I don't think the feed dogs drop with this machine. I never studied the machine to see if it could be done since that wasn't my interest or goal. I think you have to cover the feed dogs with a special plate- but then I could be wrong with this.

    I own Singer 15-90 and Singer 201, both in treadles, that I have FMQ with both, and I will only FMQ with my Singer 15.

    If your goal is to FMQ, go find a Singer 15-90 to use-plenty of them around to rescue.
    Advise appreciated! :thumbup:

  4. #21144
    Super Member cabbagepatchkid's Avatar
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    Quote Originally Posted by judyjudyjudy
    Yep, "I'm in," no longer just a FW wannabe. Got my first vintage singer machine today. It's a 1950 221-1. I got it from a sewing machine repair shop -- it's newly serviced and has a new case. I love it. It has a few paint chips -- and has two areas of peeled paint. One area is under the bobbin area, and the other area is above the power supply. One member advised using a black Model Masters paint pen for the chips, but I need advice on whether I should treat the peeled edges before painting. Help?
    Awesome!!! Don't you think it's an adorable little machine? You DO know that you can't have just one :wink: hahaha....I have 3 blacks and 1 white/green FW!!

    I highly recommend Dave McCallum's book, "The Featherweight 221 and I". It is loaded with lots of useful information on how to maintain and care for your FW. He has a wonderful way of explaining things so that you can understand what he's talking about and the illustrations are wonderful!! Here is the link to it:

    http://www.featherweight221.com/fwrx...ructional.html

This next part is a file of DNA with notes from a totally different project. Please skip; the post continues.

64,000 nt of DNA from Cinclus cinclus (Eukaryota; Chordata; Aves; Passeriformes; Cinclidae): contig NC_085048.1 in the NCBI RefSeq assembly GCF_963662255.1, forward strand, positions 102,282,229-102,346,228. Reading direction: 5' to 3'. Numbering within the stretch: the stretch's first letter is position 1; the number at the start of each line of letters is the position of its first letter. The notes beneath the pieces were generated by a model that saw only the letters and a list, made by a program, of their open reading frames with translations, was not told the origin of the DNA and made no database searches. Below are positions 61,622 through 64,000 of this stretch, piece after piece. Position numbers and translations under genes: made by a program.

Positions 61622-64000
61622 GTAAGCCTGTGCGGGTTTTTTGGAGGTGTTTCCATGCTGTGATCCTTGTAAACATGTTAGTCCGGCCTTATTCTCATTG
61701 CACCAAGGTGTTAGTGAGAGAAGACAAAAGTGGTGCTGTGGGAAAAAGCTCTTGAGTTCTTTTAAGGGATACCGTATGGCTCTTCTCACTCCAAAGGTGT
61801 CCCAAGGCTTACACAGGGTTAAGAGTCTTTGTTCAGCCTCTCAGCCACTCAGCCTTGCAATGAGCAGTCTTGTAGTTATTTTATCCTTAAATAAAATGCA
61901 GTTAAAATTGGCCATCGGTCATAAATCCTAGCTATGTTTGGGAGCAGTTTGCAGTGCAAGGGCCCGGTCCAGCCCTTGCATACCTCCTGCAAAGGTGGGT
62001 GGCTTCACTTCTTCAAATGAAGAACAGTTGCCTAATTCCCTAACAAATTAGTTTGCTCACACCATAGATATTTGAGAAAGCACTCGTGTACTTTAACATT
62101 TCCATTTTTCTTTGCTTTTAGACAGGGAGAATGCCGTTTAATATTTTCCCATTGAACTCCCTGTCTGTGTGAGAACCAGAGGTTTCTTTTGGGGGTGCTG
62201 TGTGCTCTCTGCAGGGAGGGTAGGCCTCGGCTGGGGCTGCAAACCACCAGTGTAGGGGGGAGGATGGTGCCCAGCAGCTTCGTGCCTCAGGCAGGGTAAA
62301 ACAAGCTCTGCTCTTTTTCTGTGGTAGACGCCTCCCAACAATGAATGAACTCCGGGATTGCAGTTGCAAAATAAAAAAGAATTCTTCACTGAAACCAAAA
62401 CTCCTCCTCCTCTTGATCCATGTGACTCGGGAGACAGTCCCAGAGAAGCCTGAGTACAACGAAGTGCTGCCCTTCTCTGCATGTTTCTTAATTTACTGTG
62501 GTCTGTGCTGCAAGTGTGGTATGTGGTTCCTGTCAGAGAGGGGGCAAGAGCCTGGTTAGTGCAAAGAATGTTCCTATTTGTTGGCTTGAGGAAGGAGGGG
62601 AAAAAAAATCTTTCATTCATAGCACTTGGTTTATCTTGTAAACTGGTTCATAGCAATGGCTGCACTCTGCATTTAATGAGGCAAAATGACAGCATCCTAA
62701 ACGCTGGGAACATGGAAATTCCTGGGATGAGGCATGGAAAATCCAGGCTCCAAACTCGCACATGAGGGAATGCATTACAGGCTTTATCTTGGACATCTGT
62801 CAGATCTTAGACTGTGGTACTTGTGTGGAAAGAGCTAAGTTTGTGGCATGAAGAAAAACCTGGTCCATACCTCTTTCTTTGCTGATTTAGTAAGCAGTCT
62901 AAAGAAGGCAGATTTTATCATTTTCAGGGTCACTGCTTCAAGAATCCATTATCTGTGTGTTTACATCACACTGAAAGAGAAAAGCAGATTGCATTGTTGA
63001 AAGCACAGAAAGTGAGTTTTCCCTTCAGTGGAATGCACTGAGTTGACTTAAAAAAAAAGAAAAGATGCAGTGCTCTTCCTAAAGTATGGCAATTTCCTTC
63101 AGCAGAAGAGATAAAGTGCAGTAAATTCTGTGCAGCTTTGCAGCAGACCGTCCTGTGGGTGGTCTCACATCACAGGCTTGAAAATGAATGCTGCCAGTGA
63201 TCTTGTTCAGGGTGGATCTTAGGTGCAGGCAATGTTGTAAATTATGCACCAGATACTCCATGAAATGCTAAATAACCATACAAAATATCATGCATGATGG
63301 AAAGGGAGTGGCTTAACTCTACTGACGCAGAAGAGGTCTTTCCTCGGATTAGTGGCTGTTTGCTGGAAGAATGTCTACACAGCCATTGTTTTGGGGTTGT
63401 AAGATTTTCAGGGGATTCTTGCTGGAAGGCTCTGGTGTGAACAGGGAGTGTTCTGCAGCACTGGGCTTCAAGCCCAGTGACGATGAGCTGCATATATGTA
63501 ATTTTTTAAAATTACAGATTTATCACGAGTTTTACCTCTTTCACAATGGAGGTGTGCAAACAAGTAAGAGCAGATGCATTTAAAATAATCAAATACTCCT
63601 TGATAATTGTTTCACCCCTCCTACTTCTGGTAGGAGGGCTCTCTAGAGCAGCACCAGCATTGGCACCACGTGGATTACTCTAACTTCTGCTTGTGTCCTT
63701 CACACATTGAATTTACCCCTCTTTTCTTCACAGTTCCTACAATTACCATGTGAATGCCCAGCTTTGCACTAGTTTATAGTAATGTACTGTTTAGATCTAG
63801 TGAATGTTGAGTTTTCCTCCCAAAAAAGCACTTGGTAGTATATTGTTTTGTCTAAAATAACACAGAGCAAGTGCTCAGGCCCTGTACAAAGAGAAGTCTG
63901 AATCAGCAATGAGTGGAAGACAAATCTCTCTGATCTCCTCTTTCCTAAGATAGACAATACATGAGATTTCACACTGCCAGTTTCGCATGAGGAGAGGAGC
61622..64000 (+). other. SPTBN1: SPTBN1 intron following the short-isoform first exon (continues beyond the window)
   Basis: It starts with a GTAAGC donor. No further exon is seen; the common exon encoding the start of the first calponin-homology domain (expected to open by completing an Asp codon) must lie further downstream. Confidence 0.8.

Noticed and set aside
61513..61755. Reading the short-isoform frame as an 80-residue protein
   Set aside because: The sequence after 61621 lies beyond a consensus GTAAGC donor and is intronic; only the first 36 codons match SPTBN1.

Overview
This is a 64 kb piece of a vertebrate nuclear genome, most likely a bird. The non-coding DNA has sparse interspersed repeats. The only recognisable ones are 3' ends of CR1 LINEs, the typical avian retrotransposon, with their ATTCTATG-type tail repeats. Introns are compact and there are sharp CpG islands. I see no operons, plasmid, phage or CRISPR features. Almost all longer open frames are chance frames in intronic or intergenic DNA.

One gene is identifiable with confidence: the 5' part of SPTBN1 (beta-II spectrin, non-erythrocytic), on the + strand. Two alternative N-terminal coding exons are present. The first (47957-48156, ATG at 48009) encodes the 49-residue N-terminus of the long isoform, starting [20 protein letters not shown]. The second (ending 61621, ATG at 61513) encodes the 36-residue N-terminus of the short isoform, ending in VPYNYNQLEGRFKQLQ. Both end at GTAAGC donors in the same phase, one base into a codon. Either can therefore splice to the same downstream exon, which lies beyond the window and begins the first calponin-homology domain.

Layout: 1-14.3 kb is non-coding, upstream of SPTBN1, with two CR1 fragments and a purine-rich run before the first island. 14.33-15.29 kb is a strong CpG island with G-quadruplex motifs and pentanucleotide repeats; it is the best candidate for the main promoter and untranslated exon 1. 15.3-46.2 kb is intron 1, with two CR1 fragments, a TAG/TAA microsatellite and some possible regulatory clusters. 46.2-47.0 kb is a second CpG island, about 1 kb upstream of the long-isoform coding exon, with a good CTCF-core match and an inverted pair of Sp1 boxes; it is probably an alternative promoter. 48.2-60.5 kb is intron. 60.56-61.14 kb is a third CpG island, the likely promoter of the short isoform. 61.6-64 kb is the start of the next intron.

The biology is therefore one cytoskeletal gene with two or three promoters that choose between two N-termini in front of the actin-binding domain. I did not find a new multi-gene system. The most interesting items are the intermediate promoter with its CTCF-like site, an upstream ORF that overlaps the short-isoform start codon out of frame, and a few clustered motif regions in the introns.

He has a section, in the book, on repairing chipped paint.

  5. #21145
    Senior Member Bennett's Avatar
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    My sister called me and asked for a machine because she was wanting to use elastic bobbin thread for shirring, and her brand new machine had an automatic tension adjustment that wouldn't work with that. So, today I finished cleaning up the 99k I found a few weeks ago. It didn't take much, and I found the info on the TFSR.org web site really helpful. The cabinet still needs help with the finish, but I think it will work for her.

    I have to say, this little machine rocks! I had to do some tension adjustment, but she is so fast. It's like I'm giving my sister a little black Thunderbird. :) Kind of hope it gives her the VM bug so she'll quit questioning my sanity.

    On an obvious note, if you use a Shop Vac to do an initial once over to get rid of 50 years worth of grimy lint, remember to remove the bobbin, or you'll have one of those "nooooo" moments as it gets sucked into the abyss. :oops:

  6. #21146
    Senior Member Phyllis nm's Avatar
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    Quote Originally Posted by Charlee
    Quote Originally Posted by Phyllis nm
    Is there an easy way to replace the clear coat?
    You're better off and it's cheaper to use a resin type of car wax... (non cleaning....no grit!)
    SO would the TR-3 Rsin Glaze be the eastest way to go?
    Thanks.

  7. #21147
    Super Member Charlee's Avatar
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    Quote Originally Posted by Phyllis nm
    Quote Originally Posted by Charlee
    Quote Originally Posted by Phyllis nm
    Is there an easy way to replace the clear coat?
    You're better off and it's cheaper to use a resin type of car wax... (non cleaning....no grit!)
    SO would the TR-3 Rsin Glaze be the eastest way to go?
    Thanks.